The globalization of market competition and business behaviour fosters globalization of cartels and monopolising mergers that can lead to abusive and predatory strategies. The globalization of competition therefore also demands an internationalization of competition policy. However, Oliver Budzinski is realistic in his assertion that supranational competition governance must be built upon the existing, predominantly national, regimes. The resulting multilevel system of antitrust institutions and authorities, he argues, is problematic for the horizontal and vertical allocation of competences. This book employs the economics of federalism to create an analytical framework which can be used for comparative analysis of stylised competence allocation rules. The result is a proposal for a sound international multilevel competition policy system that combines elements of both centralized and decentralized governance.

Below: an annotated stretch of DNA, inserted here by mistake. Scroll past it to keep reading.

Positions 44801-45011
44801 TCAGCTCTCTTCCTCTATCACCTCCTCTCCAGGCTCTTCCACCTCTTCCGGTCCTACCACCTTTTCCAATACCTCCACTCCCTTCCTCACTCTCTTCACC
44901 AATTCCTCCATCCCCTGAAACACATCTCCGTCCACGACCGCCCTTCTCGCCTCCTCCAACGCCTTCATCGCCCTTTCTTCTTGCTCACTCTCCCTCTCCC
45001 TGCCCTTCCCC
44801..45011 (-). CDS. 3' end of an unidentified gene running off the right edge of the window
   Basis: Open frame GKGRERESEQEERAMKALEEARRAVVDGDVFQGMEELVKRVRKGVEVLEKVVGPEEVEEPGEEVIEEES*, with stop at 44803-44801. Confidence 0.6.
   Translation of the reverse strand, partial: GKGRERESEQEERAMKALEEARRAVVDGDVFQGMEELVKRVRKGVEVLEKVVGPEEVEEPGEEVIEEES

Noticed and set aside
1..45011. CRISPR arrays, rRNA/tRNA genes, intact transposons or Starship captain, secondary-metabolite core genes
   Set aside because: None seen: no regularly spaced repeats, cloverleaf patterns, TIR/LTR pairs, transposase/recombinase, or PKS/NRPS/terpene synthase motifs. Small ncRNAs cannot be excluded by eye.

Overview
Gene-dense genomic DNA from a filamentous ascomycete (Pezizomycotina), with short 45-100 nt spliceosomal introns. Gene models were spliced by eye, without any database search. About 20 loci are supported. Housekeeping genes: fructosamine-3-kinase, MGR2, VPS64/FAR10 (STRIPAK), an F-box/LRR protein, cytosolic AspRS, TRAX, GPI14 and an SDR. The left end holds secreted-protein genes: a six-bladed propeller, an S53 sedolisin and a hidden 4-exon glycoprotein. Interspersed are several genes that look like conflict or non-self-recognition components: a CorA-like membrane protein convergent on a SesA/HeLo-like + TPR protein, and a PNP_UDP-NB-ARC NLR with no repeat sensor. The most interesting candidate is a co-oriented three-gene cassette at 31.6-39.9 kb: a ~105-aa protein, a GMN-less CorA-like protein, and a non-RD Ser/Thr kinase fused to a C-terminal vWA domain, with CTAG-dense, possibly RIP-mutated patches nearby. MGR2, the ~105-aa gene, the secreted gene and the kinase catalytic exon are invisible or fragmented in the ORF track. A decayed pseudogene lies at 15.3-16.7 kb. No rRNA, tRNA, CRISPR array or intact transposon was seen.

This book provides an innovative and unique perspective on international competition policy and will be of interest to economists, legal scientists and competition authorities as well as academics and practitioners of international governance and international relations and politics.